Jill Stein, the Green Party candidate in the 2016 campaign, has now fully complied with congressional investigators scrutinizing Kremlin efforts to meddle in that race, her spokesman told The Daily Beast.
The cooperation is a change in posture for Stein, who in late 2017 and early 2018 protested Senate intelligence committee requests for documents related to her campaign. In the months after that request was made, Stein’s legal team wrote that she would voluntarily provide some of the requested documents. But her lawyers objected to queries about communications with Russians, insisting that the request suffered “from substantial defects, from using vague and ambiguously defined language in certain material respects to being so overbroad in reach as to demand constitutionally protected materials.”
Those objections appear to have been overcome. New legal filings show Stein’s campaign has paid the lawyers handling her Russia-inquiry matters as recently as last December. Stein’s spokesman, David Cobb, said that the campaign had “fully cooperated with the Senate inquiry.” And a source familiar with the Senate probe told The Daily Beast that Stein ultimately satisfied investigators with her participation in the probe.
To date, Stein’s campaign committee has paid the firm handling her legal exposure on the Russia inquiry—a nonprofit called the “Partnership for Civil Justice” (PFCJ)—tens of thousands of dollars for its work. At the end of May 2018, FEC filings showed her committee had paid PFCJ more than $66,000 on top of a $31,536 payment it had made in January. The Jill Stein for President committee—which raised money, in part, on promises to finance recount challenges of the 2016 election results—submitted its year-end filing to the FEC on Wednesday. It showed another $11,232 payment to the nonprofit group.
Cobb said the campaign expected there to be “final bills from PFCJ relating to the completion of their work.” But he stressed that the committee’s funding was still devoted to “oversee litigation and related communication to push for accountable transparent elections” including cases in Pennsylvania and Wisconsin.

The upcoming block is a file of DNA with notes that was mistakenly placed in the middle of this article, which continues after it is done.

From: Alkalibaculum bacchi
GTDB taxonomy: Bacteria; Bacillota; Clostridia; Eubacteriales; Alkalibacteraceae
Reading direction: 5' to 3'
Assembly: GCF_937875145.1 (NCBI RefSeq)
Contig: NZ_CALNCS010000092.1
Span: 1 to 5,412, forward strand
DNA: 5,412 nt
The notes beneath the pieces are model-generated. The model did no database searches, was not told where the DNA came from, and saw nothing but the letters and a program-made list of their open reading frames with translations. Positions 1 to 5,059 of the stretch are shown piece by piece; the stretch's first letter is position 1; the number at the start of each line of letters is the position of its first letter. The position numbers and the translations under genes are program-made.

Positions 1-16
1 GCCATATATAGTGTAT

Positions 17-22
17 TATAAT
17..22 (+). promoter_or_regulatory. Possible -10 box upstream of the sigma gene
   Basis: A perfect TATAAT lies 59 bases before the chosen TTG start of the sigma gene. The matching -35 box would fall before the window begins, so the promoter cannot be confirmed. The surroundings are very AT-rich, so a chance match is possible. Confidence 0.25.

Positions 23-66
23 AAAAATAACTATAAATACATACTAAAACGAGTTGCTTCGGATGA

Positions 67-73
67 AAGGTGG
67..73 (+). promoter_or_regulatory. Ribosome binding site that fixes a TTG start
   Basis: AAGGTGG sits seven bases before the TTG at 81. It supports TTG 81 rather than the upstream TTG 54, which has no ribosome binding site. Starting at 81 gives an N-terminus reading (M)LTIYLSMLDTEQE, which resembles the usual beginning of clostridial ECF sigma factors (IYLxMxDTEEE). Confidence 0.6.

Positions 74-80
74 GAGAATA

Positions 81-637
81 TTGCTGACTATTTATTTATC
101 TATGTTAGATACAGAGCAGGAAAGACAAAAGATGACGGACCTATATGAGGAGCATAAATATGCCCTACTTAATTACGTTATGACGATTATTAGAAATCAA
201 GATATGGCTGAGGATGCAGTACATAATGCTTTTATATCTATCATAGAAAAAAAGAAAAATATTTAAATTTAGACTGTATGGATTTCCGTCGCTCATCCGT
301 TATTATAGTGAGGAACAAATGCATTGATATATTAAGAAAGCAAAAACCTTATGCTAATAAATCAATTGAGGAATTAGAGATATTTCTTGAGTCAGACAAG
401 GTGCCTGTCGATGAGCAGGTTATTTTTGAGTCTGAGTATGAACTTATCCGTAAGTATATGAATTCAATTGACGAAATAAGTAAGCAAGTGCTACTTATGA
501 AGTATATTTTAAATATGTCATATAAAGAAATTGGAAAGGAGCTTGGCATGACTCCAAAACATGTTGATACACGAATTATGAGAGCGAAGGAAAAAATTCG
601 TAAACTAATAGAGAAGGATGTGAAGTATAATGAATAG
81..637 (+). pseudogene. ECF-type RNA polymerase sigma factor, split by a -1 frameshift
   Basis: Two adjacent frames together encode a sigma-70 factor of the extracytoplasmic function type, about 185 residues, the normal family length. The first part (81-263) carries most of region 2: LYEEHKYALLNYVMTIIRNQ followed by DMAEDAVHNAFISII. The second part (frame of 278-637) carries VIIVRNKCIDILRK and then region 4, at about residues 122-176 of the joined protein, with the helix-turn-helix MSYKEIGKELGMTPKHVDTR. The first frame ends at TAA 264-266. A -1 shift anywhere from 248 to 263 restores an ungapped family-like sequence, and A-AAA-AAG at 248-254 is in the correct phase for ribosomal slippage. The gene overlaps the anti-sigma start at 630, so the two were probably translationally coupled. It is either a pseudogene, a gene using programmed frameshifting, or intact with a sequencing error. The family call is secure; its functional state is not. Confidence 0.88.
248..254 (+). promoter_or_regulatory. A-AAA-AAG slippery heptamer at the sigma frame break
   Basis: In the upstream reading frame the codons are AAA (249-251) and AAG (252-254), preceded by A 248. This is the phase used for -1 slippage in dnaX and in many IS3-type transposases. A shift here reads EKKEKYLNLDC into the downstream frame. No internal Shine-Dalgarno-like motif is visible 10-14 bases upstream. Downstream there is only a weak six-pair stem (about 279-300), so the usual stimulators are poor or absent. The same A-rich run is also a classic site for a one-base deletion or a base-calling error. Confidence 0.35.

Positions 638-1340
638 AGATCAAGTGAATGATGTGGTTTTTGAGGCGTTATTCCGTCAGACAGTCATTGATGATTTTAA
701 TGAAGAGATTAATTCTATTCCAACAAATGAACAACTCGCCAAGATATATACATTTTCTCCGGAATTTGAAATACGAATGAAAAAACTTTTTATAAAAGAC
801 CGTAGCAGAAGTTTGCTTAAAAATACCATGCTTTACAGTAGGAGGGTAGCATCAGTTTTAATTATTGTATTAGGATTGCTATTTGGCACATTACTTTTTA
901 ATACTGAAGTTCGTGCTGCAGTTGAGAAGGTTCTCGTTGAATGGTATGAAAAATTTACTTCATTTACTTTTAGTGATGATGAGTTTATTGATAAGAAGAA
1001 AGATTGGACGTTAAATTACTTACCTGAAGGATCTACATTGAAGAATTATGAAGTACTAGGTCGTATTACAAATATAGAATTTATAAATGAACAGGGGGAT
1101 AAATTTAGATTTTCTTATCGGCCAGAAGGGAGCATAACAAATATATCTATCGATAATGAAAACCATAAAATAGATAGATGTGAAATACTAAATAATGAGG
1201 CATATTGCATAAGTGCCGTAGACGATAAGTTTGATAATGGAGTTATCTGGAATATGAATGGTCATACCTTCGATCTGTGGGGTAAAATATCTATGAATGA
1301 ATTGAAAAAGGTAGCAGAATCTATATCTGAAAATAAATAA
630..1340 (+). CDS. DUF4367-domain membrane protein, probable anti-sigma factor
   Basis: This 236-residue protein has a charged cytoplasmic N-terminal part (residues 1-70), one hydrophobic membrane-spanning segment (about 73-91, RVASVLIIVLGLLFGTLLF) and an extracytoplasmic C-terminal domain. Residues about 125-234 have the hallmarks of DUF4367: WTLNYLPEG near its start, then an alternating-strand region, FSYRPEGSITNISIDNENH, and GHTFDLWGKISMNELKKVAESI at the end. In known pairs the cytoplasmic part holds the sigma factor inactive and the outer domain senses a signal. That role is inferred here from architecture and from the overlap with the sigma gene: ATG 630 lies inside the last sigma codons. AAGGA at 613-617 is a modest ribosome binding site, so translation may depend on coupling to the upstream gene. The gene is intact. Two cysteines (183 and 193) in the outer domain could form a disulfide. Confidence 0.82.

Staffers were still being employed, he added, to follow up on the 2016 recount efforts and to assist federal regulators in an “ongoing” auditing of the campaign itself. They were not plotting another White House bid.
“Dr. Stein is not contemplating a presidential run in 2020,” Cobb said
Stein’s interactions with powerful Russians in 2016 raised eyebrows. In December of 2015, she attended a gala for Russian state-run TV channel RT, sharing a table with Vladimir Putin and Michael Flynn (who cooperated with the Robert Mueller probe for more than a year after pleading guilty to lying to the FBI). She sat next to Dmitry Peskov, Putin’s long-time spokesman, who told CNN any Russian meddling in American elections would have been “simply impossible.”
In December of 2018, NBC reported that two reports that cybersecurity experts prepared for the Senate committee found that Russian bots enthusiastically boosted Stein’s long-shot campaign. The pro-Stein agitation was part of an effort to help Trump’s campaign by encouraging voters on the left to back her instead of Hillary Clinton. And the Internet Research Agency (IRA), a Russian troll farm helmed by close Putin ally Yevgeniy Prigozhin, ran the operation. That revelation came almost a year after Mueller indicted the IRA and a number of its employees for wire fraud, bank fraud, and conspiring to defraud the United States.